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G. Albrecht (1992)

Assessing the affinities of fossils using canonical variates and generalized distances

Human Evolution, 7(4):49-69.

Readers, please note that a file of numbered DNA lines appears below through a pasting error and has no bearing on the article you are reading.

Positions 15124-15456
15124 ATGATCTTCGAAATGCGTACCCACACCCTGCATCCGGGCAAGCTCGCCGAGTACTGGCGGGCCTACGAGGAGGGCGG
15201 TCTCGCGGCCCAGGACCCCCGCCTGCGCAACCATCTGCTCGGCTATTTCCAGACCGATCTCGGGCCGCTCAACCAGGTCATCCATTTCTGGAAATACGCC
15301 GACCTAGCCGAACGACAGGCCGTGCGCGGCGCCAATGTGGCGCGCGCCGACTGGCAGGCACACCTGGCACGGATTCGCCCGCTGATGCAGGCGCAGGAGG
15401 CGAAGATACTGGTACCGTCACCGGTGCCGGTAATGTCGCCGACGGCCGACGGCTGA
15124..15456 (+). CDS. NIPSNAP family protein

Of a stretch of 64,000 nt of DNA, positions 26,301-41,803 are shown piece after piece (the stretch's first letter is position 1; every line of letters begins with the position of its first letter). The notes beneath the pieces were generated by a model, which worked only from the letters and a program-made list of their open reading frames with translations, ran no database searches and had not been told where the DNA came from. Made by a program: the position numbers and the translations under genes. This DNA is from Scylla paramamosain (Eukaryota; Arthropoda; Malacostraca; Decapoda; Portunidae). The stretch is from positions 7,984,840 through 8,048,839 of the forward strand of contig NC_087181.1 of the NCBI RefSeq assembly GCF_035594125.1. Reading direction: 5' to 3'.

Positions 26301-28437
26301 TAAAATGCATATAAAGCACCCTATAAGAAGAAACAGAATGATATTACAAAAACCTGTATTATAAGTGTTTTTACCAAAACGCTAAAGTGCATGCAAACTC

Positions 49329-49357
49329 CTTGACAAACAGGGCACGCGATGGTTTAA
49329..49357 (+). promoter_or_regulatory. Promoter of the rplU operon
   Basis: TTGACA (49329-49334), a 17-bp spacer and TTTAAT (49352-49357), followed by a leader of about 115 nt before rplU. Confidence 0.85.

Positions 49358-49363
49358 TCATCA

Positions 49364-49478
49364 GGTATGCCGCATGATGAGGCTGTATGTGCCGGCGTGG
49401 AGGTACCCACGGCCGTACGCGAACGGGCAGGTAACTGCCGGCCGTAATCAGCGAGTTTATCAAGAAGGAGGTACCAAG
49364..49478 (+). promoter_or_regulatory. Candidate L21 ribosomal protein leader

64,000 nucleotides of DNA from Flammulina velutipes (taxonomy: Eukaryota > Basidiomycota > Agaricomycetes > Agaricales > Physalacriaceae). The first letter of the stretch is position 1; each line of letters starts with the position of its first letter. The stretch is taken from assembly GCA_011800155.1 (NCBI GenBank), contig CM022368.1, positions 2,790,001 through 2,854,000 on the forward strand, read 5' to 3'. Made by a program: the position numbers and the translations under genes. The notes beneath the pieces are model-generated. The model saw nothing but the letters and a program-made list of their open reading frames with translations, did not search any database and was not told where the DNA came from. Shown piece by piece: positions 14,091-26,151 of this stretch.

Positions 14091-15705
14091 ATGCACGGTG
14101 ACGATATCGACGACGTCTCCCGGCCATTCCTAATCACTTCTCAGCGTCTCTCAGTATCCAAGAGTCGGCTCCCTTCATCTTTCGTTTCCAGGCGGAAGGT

Canonical variate analysis and generalized distances are commonly used multivariate statistical techniques for assessing the comparative morphology of living and fossil primates. Some common pitfalls of these methods when used to analyze fossil specimens are: (1) ignoring the possibility that a fossil belongs to a group other than one of the predefined reference samples (i.e., restricted versus unrestricted approaches to classification), (2) misinterpreting probabilities of group membership (i.e., posterior versus typicality probabilities), and (3) failing to understand how sample sizes influence multivariate ordinations in trying to effectively illustrate the morphometric affinities of a fossil (i.e., weighted versus unweighted analyses with fossils entered indirectly or directly into the analysis). To better understand canonincal variate analysis and generalized distances, the workings of these methods are portrayed graphically as a series of rotations and rescaling of data plotted in a multivariate data space. The influence of sample sizes and the importance of higher-numberer canonical variates are emphasized. Simple examples taken from the literature illustrate how the different approaches to including a fosil in canonical variate analysis may affect the multivariate results upon which physical anthropologists base their interpretations of the fossil's morphology.

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